October 16 – Today is a big day. I walked outdoors with matching shoes. Okay, it was only 400 meters around my neighboorhood and I used the trekking poles… but I walked outdoors! And I can balance on that leg for 30 seconds. Later I put the boot on for an outdoor hike with my sisters.

October 20 – I am feeling confident in my walking abilities so I went for a 2km walk. It took 48 minutes and I relied heavily on the trekking poles.. but hey, y’all … I walked 2km. Strava tells me it was a hard effort. I don’t disagee.

October 21 I have a new assignment. Balance 5 x 30 seconds each leg. We are also introducing bosu balance and single leg calf raises. First we are working on the double leg calf raises and then will focus on single calf raises. When I can successfully do 30 single calf raises, we can start to talk about running. Current ability – Zero. I am now allowed to do elliptical with no boot, starting at 10 minutes and work up.

October 26 – Doctor says to throw the boot away. This scares me a little. He has also given permission to return to work half days, maximum 10 pounds lifting.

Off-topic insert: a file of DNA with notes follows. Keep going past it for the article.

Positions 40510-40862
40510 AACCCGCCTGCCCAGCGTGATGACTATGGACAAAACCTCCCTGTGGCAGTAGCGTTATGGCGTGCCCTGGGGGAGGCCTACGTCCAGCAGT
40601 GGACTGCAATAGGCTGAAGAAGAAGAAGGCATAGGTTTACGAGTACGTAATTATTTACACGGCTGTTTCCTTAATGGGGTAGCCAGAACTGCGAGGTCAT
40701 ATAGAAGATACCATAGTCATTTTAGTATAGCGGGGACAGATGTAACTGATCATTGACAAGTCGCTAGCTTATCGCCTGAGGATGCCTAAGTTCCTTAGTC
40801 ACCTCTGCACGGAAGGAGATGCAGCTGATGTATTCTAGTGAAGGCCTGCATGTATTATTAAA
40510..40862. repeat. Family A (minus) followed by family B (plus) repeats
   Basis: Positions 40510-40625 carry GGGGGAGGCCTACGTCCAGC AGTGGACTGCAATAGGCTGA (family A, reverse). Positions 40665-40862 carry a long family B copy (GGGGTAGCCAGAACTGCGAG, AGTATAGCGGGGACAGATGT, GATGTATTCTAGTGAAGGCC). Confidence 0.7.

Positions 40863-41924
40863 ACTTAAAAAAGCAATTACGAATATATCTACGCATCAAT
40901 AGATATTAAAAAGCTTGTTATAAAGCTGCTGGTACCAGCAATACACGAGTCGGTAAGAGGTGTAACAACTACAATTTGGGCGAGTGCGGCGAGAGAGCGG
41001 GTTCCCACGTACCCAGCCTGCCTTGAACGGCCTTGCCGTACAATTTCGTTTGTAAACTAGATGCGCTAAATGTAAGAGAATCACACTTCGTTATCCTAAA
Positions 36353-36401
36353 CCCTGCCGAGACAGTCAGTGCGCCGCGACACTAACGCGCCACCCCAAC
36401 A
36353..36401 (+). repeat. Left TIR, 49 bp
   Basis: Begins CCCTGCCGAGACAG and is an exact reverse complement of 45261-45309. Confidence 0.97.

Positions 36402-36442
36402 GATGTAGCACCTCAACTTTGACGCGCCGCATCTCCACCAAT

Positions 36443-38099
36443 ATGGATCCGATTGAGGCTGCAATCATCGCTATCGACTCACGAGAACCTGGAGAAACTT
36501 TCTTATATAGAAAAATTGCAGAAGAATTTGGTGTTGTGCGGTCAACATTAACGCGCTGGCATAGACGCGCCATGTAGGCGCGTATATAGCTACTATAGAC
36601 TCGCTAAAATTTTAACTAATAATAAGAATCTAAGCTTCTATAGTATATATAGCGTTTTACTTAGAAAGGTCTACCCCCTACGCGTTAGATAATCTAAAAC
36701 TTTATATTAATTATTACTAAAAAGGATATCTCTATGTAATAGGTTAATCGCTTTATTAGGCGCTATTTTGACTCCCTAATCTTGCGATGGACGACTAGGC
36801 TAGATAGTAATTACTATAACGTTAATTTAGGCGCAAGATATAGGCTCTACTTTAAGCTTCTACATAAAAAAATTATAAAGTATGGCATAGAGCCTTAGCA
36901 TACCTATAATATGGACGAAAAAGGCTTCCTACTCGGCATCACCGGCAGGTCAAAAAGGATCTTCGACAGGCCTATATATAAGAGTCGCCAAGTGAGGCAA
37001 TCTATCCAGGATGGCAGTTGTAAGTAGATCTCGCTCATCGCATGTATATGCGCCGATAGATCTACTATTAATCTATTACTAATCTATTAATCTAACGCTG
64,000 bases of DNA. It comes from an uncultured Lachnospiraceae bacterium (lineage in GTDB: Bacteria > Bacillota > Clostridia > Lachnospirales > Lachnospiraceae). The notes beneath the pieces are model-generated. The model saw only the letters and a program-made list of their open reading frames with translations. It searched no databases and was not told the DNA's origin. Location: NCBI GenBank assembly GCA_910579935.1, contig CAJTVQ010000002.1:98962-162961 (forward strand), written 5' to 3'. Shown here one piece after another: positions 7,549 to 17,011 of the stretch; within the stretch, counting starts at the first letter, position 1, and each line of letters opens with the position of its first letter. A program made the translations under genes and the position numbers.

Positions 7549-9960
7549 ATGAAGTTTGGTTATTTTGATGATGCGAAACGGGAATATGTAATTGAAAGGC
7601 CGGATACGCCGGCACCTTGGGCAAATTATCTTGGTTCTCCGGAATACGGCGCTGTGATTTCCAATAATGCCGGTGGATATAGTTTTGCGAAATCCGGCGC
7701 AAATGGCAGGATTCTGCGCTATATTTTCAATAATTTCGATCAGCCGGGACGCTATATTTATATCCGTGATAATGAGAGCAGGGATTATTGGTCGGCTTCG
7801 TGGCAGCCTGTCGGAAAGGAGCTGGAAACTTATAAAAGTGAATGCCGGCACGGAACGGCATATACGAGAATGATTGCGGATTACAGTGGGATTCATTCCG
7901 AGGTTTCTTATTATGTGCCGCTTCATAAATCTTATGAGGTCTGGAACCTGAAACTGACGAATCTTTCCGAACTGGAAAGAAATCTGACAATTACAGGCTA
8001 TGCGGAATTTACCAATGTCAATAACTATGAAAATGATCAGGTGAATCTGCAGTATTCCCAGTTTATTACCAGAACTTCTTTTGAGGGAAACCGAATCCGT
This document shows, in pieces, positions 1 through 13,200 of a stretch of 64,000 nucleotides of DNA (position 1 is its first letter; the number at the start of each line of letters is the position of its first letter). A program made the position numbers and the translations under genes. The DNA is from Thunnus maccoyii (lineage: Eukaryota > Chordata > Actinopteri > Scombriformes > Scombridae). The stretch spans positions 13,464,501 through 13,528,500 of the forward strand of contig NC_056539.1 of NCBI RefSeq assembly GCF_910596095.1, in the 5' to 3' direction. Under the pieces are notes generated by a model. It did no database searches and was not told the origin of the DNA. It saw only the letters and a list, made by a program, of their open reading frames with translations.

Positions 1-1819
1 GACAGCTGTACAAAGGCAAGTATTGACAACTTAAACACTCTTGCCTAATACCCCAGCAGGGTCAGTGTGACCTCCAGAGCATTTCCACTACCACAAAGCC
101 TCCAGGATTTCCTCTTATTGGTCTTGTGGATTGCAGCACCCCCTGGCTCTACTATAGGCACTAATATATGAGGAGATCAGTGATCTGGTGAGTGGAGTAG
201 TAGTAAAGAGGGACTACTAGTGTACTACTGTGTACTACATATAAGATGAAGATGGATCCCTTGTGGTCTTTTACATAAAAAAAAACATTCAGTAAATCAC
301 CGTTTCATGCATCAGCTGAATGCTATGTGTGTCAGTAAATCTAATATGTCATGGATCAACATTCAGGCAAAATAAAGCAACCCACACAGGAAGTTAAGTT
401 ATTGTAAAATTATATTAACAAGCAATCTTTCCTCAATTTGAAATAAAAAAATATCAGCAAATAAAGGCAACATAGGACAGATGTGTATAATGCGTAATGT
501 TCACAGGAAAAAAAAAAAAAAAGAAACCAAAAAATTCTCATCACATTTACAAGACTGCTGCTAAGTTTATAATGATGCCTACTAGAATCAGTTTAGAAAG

October 29 – While I am having no pain in injured area, my foot is very sore with some swelling. It is not bending because of the swelling, making it difficult to do the calf raises.

Summary – October has been a month of huge gains for me. I have learned that it is not a good idea to walk on single track trails with footwear that you will be wearing to bed later that night. Air cast boots are not designed for high mileage. I am glad to be able to retire this one.

The recovery is going well and I am pleased to be walking on two feet. I do have a slight limp but I am focusing on proper form and it is improving. I am really surprised that the muscles in my foot are so cranky now that I am asking them to start doing their jobs again. Hopefully that will resolve itself quickly. I have been tasked with doing single calf raises and so far been unsuccessful. The heel won’t even budge, though I can do double leg ones.

I have been given the green light to return to work, with restrictions and am waiting for confirmation from my company that they can accommodate this. At this time I am not sure that I can stand for 4 hours at a time.

New Brunswick in October is spectacular and I enjoyed some lovely long walks with my sisters appreciating the fall foliage. Current lockdown has us restricted to single household bubble but we have been meeting covertly and spending some outdoor time together. They are very patient about slowing down to my pace.

October has been a great month for my recovery and I am grateful to be improving so quickly. There is much to be thankful for. I am not where I want to be , but I am not where I used to be.

Though I can’t do a single calf raise yet, and the top of my foot is swollen and cranky, I am optimistic that I am on the right track.